The Courier News from Blytheville, Arkansas on April 11, 1931 · Page 4
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The Courier News from Blytheville, Arkansas · Page 4

Blytheville, Arkansas
Issue Date:
Saturday, April 11, 1931
Page 4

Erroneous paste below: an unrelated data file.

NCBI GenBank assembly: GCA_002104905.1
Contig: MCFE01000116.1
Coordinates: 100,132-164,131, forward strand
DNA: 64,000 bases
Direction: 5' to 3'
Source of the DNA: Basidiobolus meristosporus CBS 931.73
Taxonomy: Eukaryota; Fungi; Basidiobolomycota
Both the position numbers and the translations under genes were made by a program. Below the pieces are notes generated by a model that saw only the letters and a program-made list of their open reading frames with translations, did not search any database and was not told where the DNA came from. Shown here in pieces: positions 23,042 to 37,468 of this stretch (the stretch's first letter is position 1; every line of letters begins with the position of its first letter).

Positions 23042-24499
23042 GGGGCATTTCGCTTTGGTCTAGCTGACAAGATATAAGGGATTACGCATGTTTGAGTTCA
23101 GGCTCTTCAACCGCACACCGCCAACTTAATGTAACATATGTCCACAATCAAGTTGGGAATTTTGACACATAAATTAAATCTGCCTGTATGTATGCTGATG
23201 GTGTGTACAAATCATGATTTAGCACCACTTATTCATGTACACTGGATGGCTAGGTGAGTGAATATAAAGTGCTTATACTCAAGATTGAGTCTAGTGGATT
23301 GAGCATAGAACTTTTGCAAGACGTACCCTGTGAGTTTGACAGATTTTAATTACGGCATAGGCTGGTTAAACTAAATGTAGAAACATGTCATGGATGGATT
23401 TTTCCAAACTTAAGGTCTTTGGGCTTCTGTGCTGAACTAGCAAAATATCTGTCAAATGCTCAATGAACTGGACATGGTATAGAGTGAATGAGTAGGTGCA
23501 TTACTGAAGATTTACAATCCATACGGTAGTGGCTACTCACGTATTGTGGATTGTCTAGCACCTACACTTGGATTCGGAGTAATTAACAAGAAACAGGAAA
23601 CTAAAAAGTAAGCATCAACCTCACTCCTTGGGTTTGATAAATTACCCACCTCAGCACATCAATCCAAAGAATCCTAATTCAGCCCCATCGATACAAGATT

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THE BLYTHEV1LLE COURIER NEWS THE COURIER NEWS CO., PUBLISHERS 0. R. BABCOCK, Editor H, W. HAINES, Advertising Manager Bolt National Advertising Represent lives: The Thomas F. Clark Co. Inc., New York, Philadelphia, Atlanta, Dallas, San Amomo, Ban ttauclsco, Chicago, SU Louis. Published Every Afternoon Except Sunday. Entered as second class mailer at the post office at Blythevllle, Arkansas, under net of Congress October 9, 1317. Served by the United Press SUBSCRIPTION HATES By carrier In the city of BlylhcvUlc. 16c JUT week or $8.50 per year in advance. By mall within a radius ot BO miles, $3.00 per year, $1.50 tor six months, 85c for three months; by mall In postal zones two to six, Inclusive, Sfi.50 per year, in zones seven and eight, $10.00 per year, payable In advance. Courtesy In Traffic The conceited man has never IJCCM very easy to got along with, but !iu has not ordinarily been regarded <is a menace to' the safely of hi* fellows. Recently, however, Dr. Paul Sdirocdcr, Illinois slate criminologisl, told tliu Miil: west Safety Conference Unit the con. ceiled man is responsible for an enormous number of automobile accidents. Just why a swelled head should unfit a man for driving an auto is fairly easy to understand. Tts possessor lacks a normal regard for the rights of others, lie cuts in and out of Imflk lanes with gay abandon. He swerves quickly over in front of another machine without caring how that is going to iitl'ect the other fellow. When ho sees a pedestrian crossing the street ahead of him he toois hi.s horn instead of stepping on the brake. Worse yet, when he has caused an accident his conceit tells him that it was all the other man's fault. He refuses to feel any remorse over it, even when the accident has taken a life. He leaves..his fault uncorrccted—and so, Dr. Schroedcr says: "An appreciation of the rights of oth- '•• era on the highway appears to be a 'more important qualification for a driver than even normal intelligence." Digestion of this fact brings us, in '."' turn, to a, consideration of the whole „.-. question of courtesy on the highway; £ .and one is,c,ompolled to wonder if that •'." quality may not be the key to our whole Ira flic situation. Granted that there are too many cars on the highways. Gnmlcd that congestion becomes, at certain times and places, almost beyond endurance. Granted that there are some accidents that no amount of careful foresight would prevent. Does it not- still seem probable that ordinary unselfishness and care for the rights of others would cut the traffic toll down to a comparatively insignificant figure? Think over most of the causes oC motor accidents; speeding, driving in the wrong lane, using too-bright headlights, driving too fast on slippery or crowded pavements, "cutting in," defective brakes—aren't they all things that a little courtesy and forethought would prevent? Aren't they things that OUT OUK WAY simply don't hupixm to really cuiiiieous motorists? Of course, the chief trouble with all of this is that few of us are always constant in our behavior. On nine days out of fen we drive with due consideration for the rights of others; on the tenth day we let Ihings rip—and, tliu law of chance being what it is, we generally get away with it. Hut we don't always; .so our traffic fatalities run around 30,000 a ye-ar.—Hruce Cation. Do We Need a Third Parly Sonic of the brillaiit thinkers along political line.-; have declared recently that the United Slale.s nec'ds a third jxililical party. They assert that new ideas and ideals are needed, that a new outlook backed by plat forms radically changed from those of the old line parties is nicwsary. That i.s a matter for debute. That such.a tendency is liniling favor in some sections, especially in local elections, .seems apparent. Groping for a way to solve their problems, many politically-minded individuals have broken away from the old parlies and have succeeded in nominating and electing what may best be described as independent candidates. It is not at all unusual to I'md independent candidates fighting for office with choices of Ke- publicans and Democrats far behind when I lie ballots are counted. This at least .suggests that there is dissatisfaction with the established par- tics in certain sections. It doesn't necessarily mean that a new national third party will be the outcome. IJut it must certainly does mean that I he wise Republicans and Democrats have something- significant to think about when planning for Ihe future. Dorothy calls necking a "ixHly" offense. A ycv.iij; man docsn'l bi^in lo realize, his lall- nss until lie flunks u few course:; at collcyc. "Most Americans," rayj; an English critic, "lire not Kiillicieiitly clvtlfccri to be entrusted with slrons; mink." It, gocj to their heads. I'rimo Camera was lined by llic Kalian »o-:- liu; CoininfcMnn fur flphllnr; in Florida recently. That's n good name for it. Her vulcrj may bo high-pitched, bin the. cirl wlio struck out Dnbe lUilh apparently doesn't liltcli that way. NEWS SATURDAY, APRIL 11, 1931 SIDE GLANCES By George Clark | O I'MI at urn SCRVXE, inc. _PEC, M. 6.1'AT-.OT/, "Oh, you poor man—wait till I read what happened to you.' ,li WASHINGTON LETTER only the nose bat in some cases tlie Intestinal tract. The treatment, of hay fever lias come to be a complicated matter. There Is the possibility of dcwn- sttlzatlon by the Injection of .small amounts of extract; the pall/atlve treatment In the form ol lnjccisc.ii of cphedrine or adrenalin; direct li.jatini.-ni of mucous membranes of (he nose, and finally careful studies of diet, with a view to eliminating the substance causing sensillv- tly. In some instances it Is nccessiry for people to go to climates where the dosage of the pollens to which the person h sensitive Is so low that the symptoms arc modified or removed. CUBA'S WAIl MKSSAC.E On April 11, 1911, Speaker Champ Clark laid before the United States Coiigre&s, amid applause, a nii-s- sage from Miguel Coyula, speaker of the Cuban House ci ftcpre!.m- tatlvcs. regarding the Cuban declaration of war against Ourtmny. It read: "The of Representatives of Ihe Republic o[ Cuba, in declaring that a slate of war exists be- l\vecn Ihis nation and the Gurman Empire, resolved, nil members rising o their feet, and amid the greatest enthusiasm, to address a message ol confraternity to Hut body announcing the pride felt by the people of Cuba in iinUin;; their modest efforts to those ot thi ijrcat nation cuntcndiiiB (or the triumph of right and respect for the liberty of snuill nationalities. "The Hom'e also resolved to express the special EratificaUon of the Cuban people in uniting their flai; side by side to that of the glorious nation which in days ot undying memory sacrificed the blood of"her sous to help the people of Cuba to conquer their lib;/ty ni:d Independence." ctwccn now and Irian It ever has suffered before. The ronsiTsslonal rallslrletins ucces.-.ary undor the icnpportlon- im-nl law, which must be carried in': seoms rife, that rural sections and cities' in several slates, respectively representing the dry and wet r;ni?cs. ai.p ri;;h!!ii[j 'mil the issue mil in (hue for 1932 elections im-, j'',''"';'% To l . hc °^ ent 'M, llry lev* a state desires to elect its dele- S" °'f c ? 1:C01> lhu c '" cs r ™»> C"lf:/lll In illrt ITn.lI-n „ .. ~r, I ^ UI which ' them ui national Ration to the House as m:m-a--!arqc. will shift n certain a:noiinl of congressional strength fiom n:rai <iry teiTilory into urban he rcpresentaUon to Nebraska Eggs Will . Be Shipped to Europe Bi^LffiE YOU'RE RIGHT- NW (MftfflNETHfittKEEfiSUSH QWttR IS PLYMYi 1 . ROU3H, BUT •frt GEfiVT BMMN 1S»KL ftSSO- SMS ITS CflLH euW CW? OUT OP EVEBV MONTH, RSUJ.Y GOi.W<NCHES OH. TWSaE BiROS. CHURCH EXCUSES George W. Barhamz= "Blessed be th: God and Father of our Lora. Jesus Christ who according lo his srcat mercy begat us again unlo a llvln» hope by the resurrection of Jesus Christ from the dead, unto an inheritance incorruptible, and undented, and that facleth not away, reserved in Heaven for yen." ATTEND CHURCJI SUNDAY FREMONT, Nob., (up)-Europ- j Baldwin Works Observe cans nre gni:i<: to consume at icasi five carloads o[ Nebraska esus each lu-ek, under a contract recently f . i Lcntuvy Anniversary PHILADELPHIA, (UP) — Tlie Tbc drys may lose as many ar. iin House teals to the wcls, some of the more Inyubiluiis 'prohibition leaders havo warned ns they sought lo slir up Ilii-ir followers lo do IlihiE about it. H was not until 1831 that he commenced to work on the con- A Fremont produce concern has \ ICOtli annivcrsaiy of the founding struction of his Iqcomotive. which contracted with a New York prod-io? the Baldwin Locomotive Works lras teeming more important with uc.? ho:i5c lo furnish this many] i= t.":ing observed din-in!; April. tnc introduction of steam on Eng- wc' ton-i-^lmni «trfn<.'rh ,..=ii f" CEB;; radl VlC( ' k !u " export purpos- S=hco!cd in l!ie jeweler's trade. lish railroads. «c. u,n 0 r,..sional strength Ml to, cs . | ?.i r! t!iuis W. Baldwin, founder of From then on the business grcw>, ! Nebraska hens have the laying i'he company, enured the service of muil ic became necessary to move ..liclugivn ea.nd; lour reprcscn- habit, ordinarily the slate iisiii.lly the lirm of Fnchc--.- and Gardiner, from the original site on Lodge allvcs under rcapportiomncnl and produces about 67,000.000 dozen silversmith:;, in 1317. Eiyht years j Alley to Broad and Hamilton .tnouch Detroit has about half the CXRS p?r year. Under the usual! later he formed a partnership "with ! streets. tales population. (li,-> dryer sec- : price conditions, tlie crop brings in; Divid ^!L'.son in the manufacture' aboui S15.CCD.CCO. | of tootbindcrs tcols and cylinders I V/cmen are not allowed to ap- ( for printing calico. The two men. pear without a hat in two-places Courier Nc'.vr, Vfanl Ats i'ay. ! cp?!icd a shop ;n Coffee House Al- —churches and courts of justice. ' ley and it was here that Baldwin '•erlected his first steam locomotive. I . i lions have undertaken to see to it : that she- gets only six- raiBrcssmen If the old expression "in numtcrs there H safety" were Inrnlllblc, license plates would MVIT be given motorists. lercsliiu! Ih-in it. lias br?n mw;o- lore with dry majorities nvoraeiiis; I somewhere around three to one. I V.'cls Mishl Gel Jiajarilv I The A.«nciMlon Against trV Pro- liibilicn Amendment claims that 'lOl of «5 lopro^cntalivcs Savor ''ohjcally. ihe s!a:ra which have f cclt5 ' r «l-'d on the whole appear to; ,? vc eivi '" IIlc Republicans a- 5 ' '»'"'' .""'^ brra *i ""» "*' ' tm tas Ilacl :)!1 : , , " 3 Ior A school for ixilUicians lias been oi>ened in Madrid. Would you call this extending the toieadcr's nit to the classroom? . submission of prohibition to the r . lls ""'>' }" ll * re"«tri=t- peoplc and if that is true only 57 * ?"' ., a Republican governoi- d Ior a ! | r f •".""•( lo v ^° an >' bl11 wl ' ; "l' Lady CiMian Doyle, who o.-?crs to sell a spirit nicssape from her husbLiud. is one. at least, who slumls to pront by sliest writing. more vcks v/culd Ix: nciitle Hour.? majcrity, aitlimijh il-.c wets claim only 22 out of % in the Senate. Hardly anyone, really believes of affairs iniBlu oc;-ur in ei that It,? wels will gain 50 House I st . ni r . s l " 111 '' °" tt 'ou't gei their re-i f>'.i'.s. It's a nmltcr of cr.nje:ture. j districlJiiB dor.e. whereupon caiuii-i but they will no well if thr-y i,ct ?rtez (cr Concrew must bo elected; bill" i\s iiiuiiy. Is'evertiu'h-ss, uuy I-'arc Vclm; IVIix-Up 1 T( would seem liiat a prcliy stalo ! case some time tile wets can tako a .-.ooro r-r by state-wide vctc. In such elections rtatcs which hav.' recently; A (]-.oroui;iilaie ill Washington has lx?<n named Constilu(io:i avenue. Il's best lo keep on the right tide uf this avenue! more seatr; .iw.iy from tlie drys ail GC-m> wet by huge state-Hide votn at onrc it's coing to be ^omeihinsci might unrcat a mbslantial group' By Williams ^ n <X — i t" V VMonRviri'\T v& I . ti voonT I (^000 , AM' i u>~\ For? I'.V 1)15. M OH VIS I ISHDKIV i lliiilrr. Journal nf (he Ai:ii-ii<-.n AsM:ri.i(inn. ami of Hi! scia. llu- Hc.ilth JI.i;«-n.- ' . Whriuvrr p.-vicdic from lit ( .:n\c .. l lie dif-'.v .\ Tl i;. c.stnnalcd tl-. b L-.vcen on. 1 niid i-. 1''. r.ilffor frtim i;ii tint Mir.-.- C lo ;:-.o:i:r- with Iviv in- ii'.li-ri-.i licnlif 11 for them to cheer aboat. i °' dry con7Li'wiiii;ii - New York. Tlie drys, of course, tiiiuk it j Massachusetts and Connecticut, Ior would be a dr.- idea to anieml the. instance. Ccnstitiilion .'0 as to skip incjiul- wlicn jKipulnlicn is con^rcsslo:i:il reprcsc-n- lallon. Tlvn would hit the b:^ wet'rs where mosl uf the airns nre c-oiirentrated a;u! kc: Irem Icsiiv: ll-.Ofe scr.ts p:;:ed nn:-ndmenl, SiKim-ju-i! by 1 rcqiiireit to coinhine soau- of their Senator Capper, will be advocated, present coivjr-ssional distriels with iiuue .itv.i more vi;:oioii^i;-, bu! it others riiui ;^ivc up 27 con'-'rcss- ran 1 : pi-s-ibly be put into (he ("•:'.!- | men. v.hi!-.- H states are crc.ilimjl .••'.if.ili'in before the I'.r^t e!;'r:: u ! new districts fcr 27 new coiiji-etb- ( liii'.H-r 1 : nc'.v setup 4 .u 19^^. j men. ; In dry iMinaps even in furh iargt- ones as California :ind rennsylvnnla. the drys might elect a full state. Tims far i! eaiuiol IK predicted thnt any stale will elect! [i Til:; lirysjali !(=, :rpi..'.sentalivcs at large. > Tin' pro-l Twenty-one ol ihem, however, werr i 1ROOM TO COBWEBS! "That desk has stood there for years. I wouldn't think of moving it." ... "George is awfully fond of that chair. It belonged to his grandmother."... - "Yes, I managed to match the old red draperies exactly. It wouldn't seem like home if things were changed." iKa-clioo! INcvci- Mine!, Million j Others Have Hay Fever Too! I lu.i. 1 .:;>> ;:. ifVi'L- as'.'.'.UUl. Ill;- vc.-!ii'.s or.e of the that confronts the slon. r.i:dio: As h.ts l-een pninlrd out prcvi-! nusly in tla-fe column?, the mater- ( inis to v.hii'h JK-O^IC arc pariic'.ilaily scnsltlve Jiu! uliich arc usually i:•.'i. spor.-lWc fnr Mich atlacks are l!ir, .•;• j i-31-v.-cr-d. the d.uidriiff of cal hair. 1 :. | do? h.-iir a:-.d hor.v hair, various . • j fcod Mi!--.-t:ii-tcp. barterb. and oc- :i i Tf ]?.'.:• ri!*:u:ri pf mmir.^ Jm^ - | fr.r rtl:..,- :lnu lliose Of thf ani- '.i ] i:i?ls frnm which ihcy oririn:;le mi', j j inf:-i'(ii;rr.:'y ve«u:i~ in undeirrmin- • - i cd scitMiivH-.i-.. As is emphasised .-.-j in an a-.lie'.' ircrnily publislu'd by .. • Dr. Pamin-1 M. rc-i:ibcrp. sabic or - j fr; Is FO!ii(!ii-.M dyed r.-ibbi:. rr-. . l ninir- i-. rnT.fiimos ivhilo rubli:;. [ anrt b.^ir r.r lc.ip.ird Is no', inln- ,-e ! qv.'iHiy HI-it ! •- j Horso ln;r ciandrr may b^ ;i^. s:iciati-d wrii ho'.seback nciiiv:. -1 . hcrse 1-..H," 1:1 .i uial'.rc. 1 '.-. PV furni- -lt:iio ttiiiieii v.ith hov.^ hair, (i: •. •' ir.:-:i->l are inisfeiianr- -•• : OIK r.ub.'-tl-i ' brinp ab(.nl hav -; fevi-;- o;- vi:-moir.r rhinitis. Mirh as face po-.vrrr. containing n;ns - ro."t: cnllon :!-.:'.t;rcs.'-i-s. conlair.;u.: .- cclou srcrl. and even •'.'.'• Recently cU.ccti.-itr 1'as b(?r. ir.- • v--; eliminated a& especially likely to j set up disturbances, affecting not You have known people like that, set in their ways and hide-bound by tradition. Good souls they are.fme, solid, substantial. .. but missing out on so much that they have every right to enjoy. "Wouldn't you like to shake them awake ... sweep the cobwebs from their mental horizons .. ..give them words like "new" and "latest" to replace the "olds" and "always"? If they would only read the advertisements in the daily newspapers! New foods and balanced diets. Household appliances that add hours to the day. Stylish dresses at astonishingly reasonable cost. In fact, all up-to-date merchandise in complete array. That is the sort of news the advertisements bring you ... new ways to do old things, new articles to replace the old ... news! Read the advertisements every day. It will pay you ... in added enjoyment, and actual money saved. \